Just a few hundred meters to the beach, I saw a big sign said: POLICE IN 50 M. NO BAGUS!
Police has always been annoying, really. They could be anywhere, everywhere you might or might not think of, doing patrol or routine check. I knew it, so we were really prepared for it.
It was a good thing that we had everything prepared with us everywhere we went -valid international driver's license, motorbike's plate license (STNK), both of our passports (also my KTP and my Indonesian driver's license), cash, credit card- because, there were three times we were stopped by the police. Twice were routine patrol, once was a just trying to get us.
First patrol was on our way to Tanah Lot. They stopped every motorbike. This officer told us to get off the road. He saluted us, and said, "Hope you don't mind. Just a routine check." He then asked for our documents, well, this time were the driver's license and STNK. He didn't ask for our passports. He read the driver's license a bit and talked a bit of basa-basi, asking where we live, as he saw that the driver's license was issued in Japan. So I said that I live in Japan and he let us go.
The second stop was kinda not cool. We were on our way back to Seminyak, dark, cold and wet. The rain poured so hard all the way from Ubud to probably the boarder of Gianyar and Denpasar. I still remember how dark the road was, and gosh, now I just imagine how incredible it was that there was nothing wrong with us, like the tire burst or something like that. We did stop to buy petrol just when we started to leave Ubud, and we tried to bargain two rain coats, however, 6 dollar for each was too expensive for us. Hahaha. We were in backpacker mood. So, we decided to ride the scooter in the heavy rain.
Ubud, before it became famous and international, was a quiet village. A village still up to today. And despite its internationally well-known name, it is still dark in the evening. Soon after we started to ride the scooter, it was dark. Thankfully we have left the forest area (which area that is, I don't even remember the name. I'm guessing Peliatan). I still remember we were in the border between Gianyar and Denpasar, and all we did was following the road, driving straight, and when there was an intersection, we took one that directed us to Denpasar. I remember the road back wasn't the same as the road we took there, but it didn't feel any longer or farther. And finally the rain stopped. Our bodies were still wet. Suddenly we came to the road I know well, the road I used to take home to Kuta from Sanur. Yes, we were in Sanur. Finally. OMG, we were in our area.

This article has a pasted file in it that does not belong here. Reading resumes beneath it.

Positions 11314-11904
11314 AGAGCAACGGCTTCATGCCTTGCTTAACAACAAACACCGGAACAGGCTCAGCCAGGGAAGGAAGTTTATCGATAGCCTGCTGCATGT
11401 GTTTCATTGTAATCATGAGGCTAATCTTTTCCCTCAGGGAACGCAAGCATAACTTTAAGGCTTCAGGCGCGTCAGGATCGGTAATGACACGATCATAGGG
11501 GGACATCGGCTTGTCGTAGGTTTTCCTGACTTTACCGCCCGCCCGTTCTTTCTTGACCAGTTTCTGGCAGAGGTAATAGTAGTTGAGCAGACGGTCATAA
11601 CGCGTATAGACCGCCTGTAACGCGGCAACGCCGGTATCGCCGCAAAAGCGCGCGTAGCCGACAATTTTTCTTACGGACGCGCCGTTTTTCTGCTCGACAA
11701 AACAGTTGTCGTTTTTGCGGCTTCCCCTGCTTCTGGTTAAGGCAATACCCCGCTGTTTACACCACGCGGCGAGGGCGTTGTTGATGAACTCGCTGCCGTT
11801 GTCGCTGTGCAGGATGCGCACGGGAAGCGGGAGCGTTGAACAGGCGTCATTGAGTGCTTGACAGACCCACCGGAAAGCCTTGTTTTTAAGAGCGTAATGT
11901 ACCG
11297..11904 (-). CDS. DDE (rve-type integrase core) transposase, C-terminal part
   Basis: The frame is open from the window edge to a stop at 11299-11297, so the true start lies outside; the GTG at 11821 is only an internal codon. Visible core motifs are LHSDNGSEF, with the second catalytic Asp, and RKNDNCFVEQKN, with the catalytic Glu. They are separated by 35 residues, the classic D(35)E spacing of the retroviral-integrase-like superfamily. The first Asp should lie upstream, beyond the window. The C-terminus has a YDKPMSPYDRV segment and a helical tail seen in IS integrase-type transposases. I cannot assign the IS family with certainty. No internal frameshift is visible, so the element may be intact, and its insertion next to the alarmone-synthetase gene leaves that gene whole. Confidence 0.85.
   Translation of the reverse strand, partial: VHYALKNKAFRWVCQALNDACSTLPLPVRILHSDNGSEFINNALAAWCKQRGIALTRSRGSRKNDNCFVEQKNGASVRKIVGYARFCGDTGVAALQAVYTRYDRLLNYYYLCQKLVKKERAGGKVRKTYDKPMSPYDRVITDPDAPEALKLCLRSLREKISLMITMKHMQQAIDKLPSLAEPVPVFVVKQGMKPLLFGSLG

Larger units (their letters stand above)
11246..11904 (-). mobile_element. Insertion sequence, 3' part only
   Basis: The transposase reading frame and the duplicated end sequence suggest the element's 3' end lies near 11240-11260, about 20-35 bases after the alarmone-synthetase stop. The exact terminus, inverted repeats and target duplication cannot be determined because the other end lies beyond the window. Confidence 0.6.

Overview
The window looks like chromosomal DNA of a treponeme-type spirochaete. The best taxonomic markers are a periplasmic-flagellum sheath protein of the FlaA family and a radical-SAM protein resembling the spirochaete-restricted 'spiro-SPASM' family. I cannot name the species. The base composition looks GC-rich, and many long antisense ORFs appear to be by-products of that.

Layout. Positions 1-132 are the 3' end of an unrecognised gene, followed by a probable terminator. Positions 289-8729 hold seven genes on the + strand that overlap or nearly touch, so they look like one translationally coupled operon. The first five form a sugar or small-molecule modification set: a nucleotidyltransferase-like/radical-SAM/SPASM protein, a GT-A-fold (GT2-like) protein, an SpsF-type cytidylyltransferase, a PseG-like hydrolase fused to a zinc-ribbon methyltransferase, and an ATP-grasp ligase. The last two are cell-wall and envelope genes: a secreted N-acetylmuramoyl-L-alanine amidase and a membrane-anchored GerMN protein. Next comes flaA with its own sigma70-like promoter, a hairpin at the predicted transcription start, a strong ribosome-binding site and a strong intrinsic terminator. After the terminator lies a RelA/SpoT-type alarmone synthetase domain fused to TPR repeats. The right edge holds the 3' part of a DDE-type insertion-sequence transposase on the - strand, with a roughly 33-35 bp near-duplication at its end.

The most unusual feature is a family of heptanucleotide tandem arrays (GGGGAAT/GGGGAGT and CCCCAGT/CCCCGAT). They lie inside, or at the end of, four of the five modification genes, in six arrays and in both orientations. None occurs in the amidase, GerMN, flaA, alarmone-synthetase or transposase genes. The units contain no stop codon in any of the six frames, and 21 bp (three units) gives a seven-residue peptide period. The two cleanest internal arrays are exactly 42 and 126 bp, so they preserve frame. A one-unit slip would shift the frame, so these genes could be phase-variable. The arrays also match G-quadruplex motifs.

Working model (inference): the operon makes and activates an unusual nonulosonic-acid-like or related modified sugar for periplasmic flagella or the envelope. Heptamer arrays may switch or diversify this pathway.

We were riding our Mio on Sanur highway, and the wind blew our face. Joe bent his body forward to make himself convenient and to tackle the wind. Little did we know, a police officer was hiding in the dark, by the road. A few meters ahead, we were stopped.
Joe and I asked each other what happened. We just passed an intersection but we were on the right track, we didn't cross the line, so we didn't understand.
"We got everything, right?" Joe checked.
"Yes," I replied. I hope, I said to myself. However, I was sure we brought everything.
The police stopped us and asked for the documents. Thank God we had everything.
"Why (did you stop us), Sir?" I asked.
"Why bent forward?" he asked me back.
He bent his chest a little bit forward, copying Joe.
"Well... it's (effin') windy, and it is so hard riding a scooter against this big wind!" I couldn't help myself raising my tone.
After returning our documents, he let us go. But oh man, what an unpleasant situation that was.
Third stop, this time was epic.
It was in the corner of Jalan Melasti, in front of Panorama Hotel. If you come from Jalan Legian, you can't avoid this turn.
We saw already there were a number of tourists got caught. We were guessing these people didn't have valid IDP, or no helmets. We were ok. Pffft... The officer had -once again- a little bit of basa-basi chit-chat.
"They're also discipline there in Japan, right?" he said.
"For sure. Way more so than here," I said.
This time the officer was quite friendly actually. He asked us how long we've stayed in Japan.
So anyway. Don't drive anywhere in Bali without a valid International Driver's License, for God's sake. It is illegal there, it is illegal everywhere else. But I mean, seriously, even in a tourist place like Bali, don't look down on it. Even we were always safe, it was indeed still no bagus being stopped by police three times.